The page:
244 'No, I assure you. 245 It was quite a different line of thought. 246 Possibly you can leave your notebook with me and I will check the dates. 247 Now I think, Watson, that our line of action is perfectly clear. 248 This young lady has informed us - and I have the greatest confidence in her intuition - that her father remembers little or nothing which occurs upon certain dates. 249 We will therefore call upon him as if he had given us an appointment upon such a date. 250 He will put it down to his own lack of memory. 251 Thus we will open our campaign by having a good close view of him.'
252 'That is excellent,' said Mr Bennett. 253 'I warn you, however, that the Professor is irascible and violent at times.'
254 Holmes smiled. 255 'There are reasons why we should come at once - very cogent reasons if my theories hold good. 256 To-morrow, Mr Bennett, will certainly see us in Camford. 257 There is, if I remember right, an inn called the "Chequers" where the port used to be above mediocrity, and the linen was above reproach. 258 I think, Watson, that our lot for the next few days might lie in less pleasant places.'
259 Monday morning found us on our way to the famous University town - an easy effort on the part of Holmes, who had no roots to pull up, but one which involved frantic planning and hurrying on my part, as my practice was by this time not inconsiderable. 260 Holmes made no allusion to the case until after we had deposited our suit-cases at the ancient hostel of which he had spoken.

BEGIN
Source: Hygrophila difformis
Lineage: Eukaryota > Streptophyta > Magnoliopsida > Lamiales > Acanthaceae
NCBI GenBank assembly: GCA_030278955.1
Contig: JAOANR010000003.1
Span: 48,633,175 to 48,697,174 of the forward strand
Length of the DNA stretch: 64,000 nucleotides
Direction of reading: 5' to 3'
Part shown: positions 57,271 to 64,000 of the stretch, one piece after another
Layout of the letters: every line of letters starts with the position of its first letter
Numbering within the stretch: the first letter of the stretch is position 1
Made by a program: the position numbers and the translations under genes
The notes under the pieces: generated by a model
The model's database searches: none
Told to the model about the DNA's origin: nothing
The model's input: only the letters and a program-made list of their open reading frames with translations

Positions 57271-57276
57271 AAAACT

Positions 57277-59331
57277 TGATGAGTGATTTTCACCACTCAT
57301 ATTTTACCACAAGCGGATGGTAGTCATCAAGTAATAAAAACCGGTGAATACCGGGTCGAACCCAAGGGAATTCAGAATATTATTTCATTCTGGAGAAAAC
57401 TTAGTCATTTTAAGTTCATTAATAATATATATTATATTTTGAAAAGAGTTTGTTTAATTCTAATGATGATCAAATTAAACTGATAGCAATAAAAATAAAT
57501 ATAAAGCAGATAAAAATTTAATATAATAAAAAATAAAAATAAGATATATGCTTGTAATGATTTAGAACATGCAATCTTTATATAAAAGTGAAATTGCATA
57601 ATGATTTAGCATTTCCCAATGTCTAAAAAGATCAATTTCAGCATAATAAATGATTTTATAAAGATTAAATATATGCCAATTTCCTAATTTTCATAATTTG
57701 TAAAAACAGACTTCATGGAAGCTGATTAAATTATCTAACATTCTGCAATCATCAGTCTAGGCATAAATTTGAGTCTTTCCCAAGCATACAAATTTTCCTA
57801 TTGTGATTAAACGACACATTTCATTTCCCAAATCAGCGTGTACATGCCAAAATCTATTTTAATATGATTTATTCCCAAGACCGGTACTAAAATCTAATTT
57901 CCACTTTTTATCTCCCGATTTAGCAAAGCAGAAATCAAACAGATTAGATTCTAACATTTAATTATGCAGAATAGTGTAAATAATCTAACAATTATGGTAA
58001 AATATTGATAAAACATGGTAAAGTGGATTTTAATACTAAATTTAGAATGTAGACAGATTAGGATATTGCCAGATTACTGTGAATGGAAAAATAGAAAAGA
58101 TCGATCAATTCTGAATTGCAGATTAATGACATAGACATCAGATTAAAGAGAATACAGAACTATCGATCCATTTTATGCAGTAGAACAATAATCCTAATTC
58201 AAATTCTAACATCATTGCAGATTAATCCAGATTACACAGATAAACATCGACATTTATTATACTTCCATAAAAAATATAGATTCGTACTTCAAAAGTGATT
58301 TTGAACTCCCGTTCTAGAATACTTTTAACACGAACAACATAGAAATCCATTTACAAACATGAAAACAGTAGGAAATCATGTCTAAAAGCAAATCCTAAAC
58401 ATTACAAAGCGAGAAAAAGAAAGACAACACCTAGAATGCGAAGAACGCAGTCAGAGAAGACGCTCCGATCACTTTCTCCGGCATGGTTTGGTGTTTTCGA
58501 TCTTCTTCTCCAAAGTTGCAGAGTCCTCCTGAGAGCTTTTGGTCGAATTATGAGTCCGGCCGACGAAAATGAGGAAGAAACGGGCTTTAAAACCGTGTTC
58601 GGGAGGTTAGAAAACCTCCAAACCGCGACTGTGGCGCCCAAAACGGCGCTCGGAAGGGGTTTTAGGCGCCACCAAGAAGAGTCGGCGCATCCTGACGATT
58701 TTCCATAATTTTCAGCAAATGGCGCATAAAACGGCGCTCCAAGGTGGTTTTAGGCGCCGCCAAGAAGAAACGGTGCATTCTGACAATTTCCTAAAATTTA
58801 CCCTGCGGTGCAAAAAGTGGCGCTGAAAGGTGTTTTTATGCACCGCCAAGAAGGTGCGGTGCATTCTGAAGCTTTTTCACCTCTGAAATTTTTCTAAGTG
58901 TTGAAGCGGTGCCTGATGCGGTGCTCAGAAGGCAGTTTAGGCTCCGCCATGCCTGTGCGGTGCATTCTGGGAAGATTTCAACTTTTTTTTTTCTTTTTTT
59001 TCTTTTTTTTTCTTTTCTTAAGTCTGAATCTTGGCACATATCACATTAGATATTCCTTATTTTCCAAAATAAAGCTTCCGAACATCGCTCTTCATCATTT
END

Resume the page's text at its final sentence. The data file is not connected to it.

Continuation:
261 'I think, Watson, that we can catch the Professor just before lunch. 262 He lectures at eleven, and should have an interval at home.'
263 'What possible excuse have we for calling?'
264 Holmes glanced at his notebook.
265 'There was a period of excitement upon August 25th. 266 We will assume that he is a little hazy as to what he does at such times. 267 If we insist that we are there by appointment I think he will hardly venture to contradict us. 268 Have you the effrontery necessary to put it through?'
269 'We can but try.'
270 'Excellent, Watson! 271 Compound of the Busy Bee and Excelsior. 272 We can but try - the motto of the firm. 273 A friendly native will surely guide us.'
274 Such a one on the back of a smart hansom swept us past a row of ancient colleges, and finally turning into a treelined drive pulled up at the door of a charming house, girt round with lawns and covered with purple wistaria. 275 Professor Presbury was certainly surrounded with every sign not only of comfort but of luxury. 276 Even as we pulled up a grizzled head appeared at the front window, and we were aware of a pair of keen eyes from under shaggy brows which surveyed us through large horn glasses. 277 A moment later we were actually in his sanctum, and the mysterious scientist, whose vagaries had brought us from London, was standing before us. 278 There was certainly no sign of eccentricity either in his manner or appearance, for he was a portly, largefeatured man, grave, tall, and frock-coated, with the dignity of bearing which a lecturer needs. 279 His eyes were his most remarkable feature, keen, observant, and clever to the verge of cunning.